In solids the charge, lattice, and spin degrees of freedom are coupled and respective coupling strengths result in characteristic timescales on which excitations of one particular subsystem interact and equilibrate with the remaining subsystems. In ferromagnetic metals the respective elementary interaction processes occur on the pico- and femtosecond time scale. To elucidate these interaction mechanisms and the timescales we investigate the ultrafast dynamics of electrons, phonons, and spins excited by intense infrared optical pulse at Gd(0001) and Tb(0001) surfaces, employing complementary time-resolved methods of optical second harmonics generation and photoelectron spectroscopy. These surfaces exhibit rich dynamics including a collective response of the crystal lattice and the magnetization, manifested by a coupled coherent optical phonon-magnon mode at 3 THz. After a review of earlier studies we present temperature- and fluence-dependent results of pump-probe experiments. The temperature dependence of the coherent phonon amplitude shows that a spin and a charge driven excitation mechanism can be separated. The spin driven excitation dominates below the Curie temperature in agreement with ab initio model calculations that establish a displacement of the surface plane upon a change of the surface spin polarization. Analysis of the temperature-dependent coherent phonon damping shows an anomaly in the vicinity of the Curie temperature that is for Gd well described by phonon-magnon scattering. In case of Tb an additional damping channel is required that could be related to local spin-flip excitations.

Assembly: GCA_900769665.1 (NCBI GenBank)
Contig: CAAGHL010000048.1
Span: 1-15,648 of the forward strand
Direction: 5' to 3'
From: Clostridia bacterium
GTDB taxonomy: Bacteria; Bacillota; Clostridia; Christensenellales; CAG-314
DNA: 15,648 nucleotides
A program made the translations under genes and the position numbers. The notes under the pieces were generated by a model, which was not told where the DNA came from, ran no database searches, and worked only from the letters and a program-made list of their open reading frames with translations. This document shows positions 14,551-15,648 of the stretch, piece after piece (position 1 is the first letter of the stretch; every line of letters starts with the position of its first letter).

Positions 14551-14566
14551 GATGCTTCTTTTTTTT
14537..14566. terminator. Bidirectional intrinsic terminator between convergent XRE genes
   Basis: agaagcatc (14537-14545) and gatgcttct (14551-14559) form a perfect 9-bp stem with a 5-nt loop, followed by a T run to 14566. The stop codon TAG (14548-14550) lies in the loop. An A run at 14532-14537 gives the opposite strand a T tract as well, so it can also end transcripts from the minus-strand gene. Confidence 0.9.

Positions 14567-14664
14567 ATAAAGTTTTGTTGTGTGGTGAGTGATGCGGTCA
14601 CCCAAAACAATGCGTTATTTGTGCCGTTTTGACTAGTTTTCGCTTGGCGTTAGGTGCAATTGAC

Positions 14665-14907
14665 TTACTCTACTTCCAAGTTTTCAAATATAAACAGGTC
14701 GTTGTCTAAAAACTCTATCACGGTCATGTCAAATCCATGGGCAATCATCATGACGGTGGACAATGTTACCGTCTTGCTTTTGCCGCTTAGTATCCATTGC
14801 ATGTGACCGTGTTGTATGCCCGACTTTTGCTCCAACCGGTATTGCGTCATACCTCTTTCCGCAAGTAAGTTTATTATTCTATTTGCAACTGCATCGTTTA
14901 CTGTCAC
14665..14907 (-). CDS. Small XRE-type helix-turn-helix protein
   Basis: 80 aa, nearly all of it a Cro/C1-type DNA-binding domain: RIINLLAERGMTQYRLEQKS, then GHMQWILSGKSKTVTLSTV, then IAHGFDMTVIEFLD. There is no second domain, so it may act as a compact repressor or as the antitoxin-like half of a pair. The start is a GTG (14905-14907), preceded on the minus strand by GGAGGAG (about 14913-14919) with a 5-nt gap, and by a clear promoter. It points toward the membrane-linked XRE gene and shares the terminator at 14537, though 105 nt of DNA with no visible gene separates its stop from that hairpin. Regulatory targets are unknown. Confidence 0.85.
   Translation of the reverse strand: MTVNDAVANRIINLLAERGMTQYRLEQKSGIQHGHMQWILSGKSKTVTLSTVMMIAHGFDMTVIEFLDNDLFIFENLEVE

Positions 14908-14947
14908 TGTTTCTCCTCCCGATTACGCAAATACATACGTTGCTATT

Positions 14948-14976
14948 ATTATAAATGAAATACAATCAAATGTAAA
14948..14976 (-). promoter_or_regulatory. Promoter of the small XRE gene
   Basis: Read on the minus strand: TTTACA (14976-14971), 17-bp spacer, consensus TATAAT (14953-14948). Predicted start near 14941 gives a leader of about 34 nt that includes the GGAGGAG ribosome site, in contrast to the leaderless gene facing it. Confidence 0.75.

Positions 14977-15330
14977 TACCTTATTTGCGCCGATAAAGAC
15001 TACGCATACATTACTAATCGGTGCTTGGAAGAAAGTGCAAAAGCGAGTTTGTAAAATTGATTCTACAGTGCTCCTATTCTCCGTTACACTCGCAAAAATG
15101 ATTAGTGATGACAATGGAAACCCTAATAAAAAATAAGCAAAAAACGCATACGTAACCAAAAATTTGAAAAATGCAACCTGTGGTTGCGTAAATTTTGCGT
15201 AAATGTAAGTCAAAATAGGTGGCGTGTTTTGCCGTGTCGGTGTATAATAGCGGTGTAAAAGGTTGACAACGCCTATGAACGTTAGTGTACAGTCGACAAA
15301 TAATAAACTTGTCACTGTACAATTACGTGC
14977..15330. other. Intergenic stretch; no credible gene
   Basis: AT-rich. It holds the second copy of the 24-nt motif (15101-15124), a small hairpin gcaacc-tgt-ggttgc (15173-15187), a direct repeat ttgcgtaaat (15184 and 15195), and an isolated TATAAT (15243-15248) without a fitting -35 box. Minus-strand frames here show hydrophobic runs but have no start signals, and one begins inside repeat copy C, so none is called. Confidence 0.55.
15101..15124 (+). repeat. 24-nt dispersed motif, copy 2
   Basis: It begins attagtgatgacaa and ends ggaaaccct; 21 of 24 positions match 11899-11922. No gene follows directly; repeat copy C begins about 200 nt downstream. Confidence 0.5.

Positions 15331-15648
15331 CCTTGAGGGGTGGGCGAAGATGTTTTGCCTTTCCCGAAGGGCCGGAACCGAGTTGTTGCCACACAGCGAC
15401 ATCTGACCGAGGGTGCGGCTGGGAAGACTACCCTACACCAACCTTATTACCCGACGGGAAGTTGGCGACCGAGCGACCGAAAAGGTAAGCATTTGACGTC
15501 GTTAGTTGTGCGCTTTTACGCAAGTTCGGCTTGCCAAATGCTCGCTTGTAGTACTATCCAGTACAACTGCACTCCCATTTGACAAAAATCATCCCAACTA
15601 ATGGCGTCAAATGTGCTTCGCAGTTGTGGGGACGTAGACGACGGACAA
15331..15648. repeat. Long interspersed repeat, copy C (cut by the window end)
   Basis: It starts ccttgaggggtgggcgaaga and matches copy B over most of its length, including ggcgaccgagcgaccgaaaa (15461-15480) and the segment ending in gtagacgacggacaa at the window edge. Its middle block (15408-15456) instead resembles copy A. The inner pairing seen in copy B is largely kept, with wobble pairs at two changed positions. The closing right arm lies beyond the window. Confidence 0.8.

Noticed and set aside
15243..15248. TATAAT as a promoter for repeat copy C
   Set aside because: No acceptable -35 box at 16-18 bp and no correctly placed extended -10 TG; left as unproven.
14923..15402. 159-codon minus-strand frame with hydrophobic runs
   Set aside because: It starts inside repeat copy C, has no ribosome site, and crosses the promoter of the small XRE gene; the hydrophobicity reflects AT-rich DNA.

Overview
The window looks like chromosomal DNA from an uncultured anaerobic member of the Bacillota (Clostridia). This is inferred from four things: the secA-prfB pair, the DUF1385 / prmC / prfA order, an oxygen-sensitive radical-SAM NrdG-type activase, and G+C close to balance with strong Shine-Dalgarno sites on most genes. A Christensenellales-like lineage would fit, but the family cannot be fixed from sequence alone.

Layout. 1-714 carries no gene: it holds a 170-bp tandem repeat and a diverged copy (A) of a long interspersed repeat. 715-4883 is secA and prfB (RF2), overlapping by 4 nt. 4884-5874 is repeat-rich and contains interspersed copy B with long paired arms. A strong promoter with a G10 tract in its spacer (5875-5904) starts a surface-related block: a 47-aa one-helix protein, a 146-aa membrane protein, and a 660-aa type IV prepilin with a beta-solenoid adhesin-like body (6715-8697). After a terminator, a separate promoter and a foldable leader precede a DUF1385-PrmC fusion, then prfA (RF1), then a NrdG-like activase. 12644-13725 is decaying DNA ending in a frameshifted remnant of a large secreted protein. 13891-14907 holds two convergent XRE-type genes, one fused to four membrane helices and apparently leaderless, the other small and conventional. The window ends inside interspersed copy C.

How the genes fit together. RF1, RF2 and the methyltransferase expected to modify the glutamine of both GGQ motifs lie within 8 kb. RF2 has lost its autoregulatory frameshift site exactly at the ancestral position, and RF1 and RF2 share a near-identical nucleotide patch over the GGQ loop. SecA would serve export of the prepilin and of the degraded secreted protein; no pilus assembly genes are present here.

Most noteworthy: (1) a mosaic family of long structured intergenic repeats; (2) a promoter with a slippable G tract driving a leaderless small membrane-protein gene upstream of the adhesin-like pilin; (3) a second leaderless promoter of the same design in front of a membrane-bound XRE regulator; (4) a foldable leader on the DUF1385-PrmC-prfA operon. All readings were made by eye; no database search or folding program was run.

The original publication is available at www.springerlink.com by link DOI: 10.1088/0022-3727/41/16/164004